Royal Mail owner agrees to £5.3bn takeover by 'Czech Sphinx' Daniel Kretinsky

The owners of Royal Mail have agreed to a multi-billion pound takeover bid by Czech billionaire Daniel Kretinsky.

The company's parent firm International Distribution Services (IDS) said its board of directors had approved the deal after a formal offer was made earlier this month.

It said the agreement included a series of "contractual commitments" to protect public service aspects of the Royal Mail - such as its universal service obligation to "one-price-goes-anywhere" first-class post six days a week.

The £3.6bn takeover deal values the company at £5.3bn, including debt.

Mr Kretinsky's EP Group already owns 27.6% of the business.

Shareholders will vote on the deal at IDS's next annual general meeting in September.

It is also expected that the takeover will come under heavy scrutiny from regulators before it can go ahead.

The billionaire, who has been nicknamed the "Czech Sphinx", reportedly due to his enigmatic nature and reluctance to speak in public, also owns parts of West Ham Football Club and Sainsbury's.

Read more: Many are mystified why a Czech billionaire wants to buy Royal Mail's owner

The offer would see EP Group buy IDS for 370p per share.

IDS said Royal Mail would keep the company's branding and UK headquarters under the deal.

The company also insisted that the employment rights of all staff would be protected and that there was "no intention to make any material changes to overall headcount or reductions in the number of front-line workers".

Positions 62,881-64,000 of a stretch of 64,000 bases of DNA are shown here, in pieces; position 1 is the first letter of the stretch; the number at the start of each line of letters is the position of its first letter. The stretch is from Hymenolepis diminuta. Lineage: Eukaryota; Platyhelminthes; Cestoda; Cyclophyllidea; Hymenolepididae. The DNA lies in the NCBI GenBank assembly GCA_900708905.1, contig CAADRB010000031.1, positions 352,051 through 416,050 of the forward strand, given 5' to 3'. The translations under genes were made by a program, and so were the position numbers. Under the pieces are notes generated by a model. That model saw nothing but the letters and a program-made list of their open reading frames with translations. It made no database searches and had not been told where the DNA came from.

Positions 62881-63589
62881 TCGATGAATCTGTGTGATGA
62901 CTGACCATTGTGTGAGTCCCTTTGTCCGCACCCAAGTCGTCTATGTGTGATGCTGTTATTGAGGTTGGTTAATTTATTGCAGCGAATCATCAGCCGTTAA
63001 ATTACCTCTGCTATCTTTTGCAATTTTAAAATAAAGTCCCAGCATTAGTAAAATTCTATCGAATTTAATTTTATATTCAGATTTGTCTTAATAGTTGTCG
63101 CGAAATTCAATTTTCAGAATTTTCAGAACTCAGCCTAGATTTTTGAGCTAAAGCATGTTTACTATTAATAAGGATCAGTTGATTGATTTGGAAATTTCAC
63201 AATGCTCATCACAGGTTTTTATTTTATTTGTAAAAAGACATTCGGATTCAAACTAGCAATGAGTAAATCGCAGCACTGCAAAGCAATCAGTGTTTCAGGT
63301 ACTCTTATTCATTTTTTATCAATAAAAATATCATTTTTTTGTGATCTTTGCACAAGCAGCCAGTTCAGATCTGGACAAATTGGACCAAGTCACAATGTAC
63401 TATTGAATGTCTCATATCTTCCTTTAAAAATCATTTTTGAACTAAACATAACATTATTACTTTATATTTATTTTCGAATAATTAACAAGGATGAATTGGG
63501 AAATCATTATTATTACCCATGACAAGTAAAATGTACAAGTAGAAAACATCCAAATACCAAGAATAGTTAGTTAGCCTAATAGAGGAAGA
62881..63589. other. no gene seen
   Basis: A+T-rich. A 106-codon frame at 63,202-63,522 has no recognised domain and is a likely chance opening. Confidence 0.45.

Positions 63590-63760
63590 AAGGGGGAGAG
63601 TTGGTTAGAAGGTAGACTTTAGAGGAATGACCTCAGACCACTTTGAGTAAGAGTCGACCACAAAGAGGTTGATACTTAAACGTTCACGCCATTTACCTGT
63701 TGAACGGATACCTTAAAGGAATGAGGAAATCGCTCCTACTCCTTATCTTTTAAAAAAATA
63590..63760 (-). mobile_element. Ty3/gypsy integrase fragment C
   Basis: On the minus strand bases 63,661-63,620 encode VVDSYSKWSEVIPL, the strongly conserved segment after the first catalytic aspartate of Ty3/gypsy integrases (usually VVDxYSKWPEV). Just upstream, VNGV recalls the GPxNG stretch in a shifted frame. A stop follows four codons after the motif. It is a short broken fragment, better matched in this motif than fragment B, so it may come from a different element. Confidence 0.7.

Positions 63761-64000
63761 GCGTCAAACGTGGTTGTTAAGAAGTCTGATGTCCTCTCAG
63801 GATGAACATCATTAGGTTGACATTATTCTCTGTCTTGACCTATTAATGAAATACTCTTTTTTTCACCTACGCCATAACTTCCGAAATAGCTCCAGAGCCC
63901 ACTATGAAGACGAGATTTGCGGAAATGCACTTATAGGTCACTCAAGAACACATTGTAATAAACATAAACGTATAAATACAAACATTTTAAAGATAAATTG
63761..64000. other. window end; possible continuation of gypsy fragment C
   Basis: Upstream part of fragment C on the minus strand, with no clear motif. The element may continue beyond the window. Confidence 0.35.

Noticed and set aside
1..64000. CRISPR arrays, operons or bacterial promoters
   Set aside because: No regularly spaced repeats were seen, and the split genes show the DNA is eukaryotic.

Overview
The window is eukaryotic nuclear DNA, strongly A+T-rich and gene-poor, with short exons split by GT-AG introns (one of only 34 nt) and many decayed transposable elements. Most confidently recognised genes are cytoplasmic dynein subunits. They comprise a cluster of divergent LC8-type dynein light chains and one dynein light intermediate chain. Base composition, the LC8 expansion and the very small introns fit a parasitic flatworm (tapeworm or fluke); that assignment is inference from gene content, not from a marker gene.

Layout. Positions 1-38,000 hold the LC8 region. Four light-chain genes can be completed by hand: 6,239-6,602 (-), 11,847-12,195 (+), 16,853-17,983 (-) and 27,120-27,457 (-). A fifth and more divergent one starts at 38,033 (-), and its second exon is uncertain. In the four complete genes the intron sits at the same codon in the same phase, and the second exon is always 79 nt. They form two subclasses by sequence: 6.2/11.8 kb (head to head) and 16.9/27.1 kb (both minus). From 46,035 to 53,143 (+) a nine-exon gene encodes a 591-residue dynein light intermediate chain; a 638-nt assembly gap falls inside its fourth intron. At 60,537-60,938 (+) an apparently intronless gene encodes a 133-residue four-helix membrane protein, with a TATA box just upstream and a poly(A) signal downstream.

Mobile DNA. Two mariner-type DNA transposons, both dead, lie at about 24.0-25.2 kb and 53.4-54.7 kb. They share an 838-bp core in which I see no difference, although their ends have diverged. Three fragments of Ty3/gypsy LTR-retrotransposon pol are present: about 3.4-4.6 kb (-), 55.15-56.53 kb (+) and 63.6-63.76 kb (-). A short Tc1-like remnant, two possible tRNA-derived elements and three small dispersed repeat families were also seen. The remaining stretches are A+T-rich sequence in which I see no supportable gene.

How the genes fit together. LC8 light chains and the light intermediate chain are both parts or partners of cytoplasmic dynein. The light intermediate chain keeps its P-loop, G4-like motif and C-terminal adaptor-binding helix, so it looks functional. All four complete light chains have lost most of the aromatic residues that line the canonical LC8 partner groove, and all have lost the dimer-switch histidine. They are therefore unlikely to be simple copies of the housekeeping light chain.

Unions and senior politicians have previously raised concerns about the potential takeover of the postal service, which was privatised in 2013.

The Labour Party previously called for a commitment for the Royal Mail to remain domiciled in the UK and keep paying tax here as part of any deal.

Reacting to the announcement on Wednesday, shadow business secretary Jonathan Reynolds said: "These assurances are welcome that Royal Mail will retain its British identity and safeguard its workforce with no compulsory redundancies.

"Labour in government will ensure these are adhered to."

Business Secretary Kemi Badenoch met IDS bosses earlier this month for talks on the takeover, and is said to have urged its representatives to ensure services were protected for the vulnerable, those in remote areas and small businesses.

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General secretary of the Communication Workers Union, Dave Ward, said: "We do welcome some of the commitments that have been made but the reality is postal workers across the UK have lost all faith in the senior management of Royal Mail and the service has been deliberately run down.

"We will meet with EP Group next week and call for a complete reset in employee and industrial relations, the restoration of postal services and further commitments on the future of the company."

He added: "We will also be directly engaging with the Labour Party and other stakeholders to call for a new model of ownership for Royal Mail where our members and customers have a direct say in key decisions".

Mr Kretinsky described the Royal Mail as "part of the fabric of UK society and has been for hundreds of years".

He added: "The EP Group has the utmost respect for Royal Mail's history and tradition, and I know that owning this business will come with enormous responsibility - not just to the employees but to the citizens who rely on its services every day."

It comes after the Royal Mail put forward proposed shake-up plans to Ofcom as part of turnaround efforts, including cutting down on some deliveries.

The regulator also recently launched an investigation after the company said it delivered less than three-quarters of first-class post on time in the last year.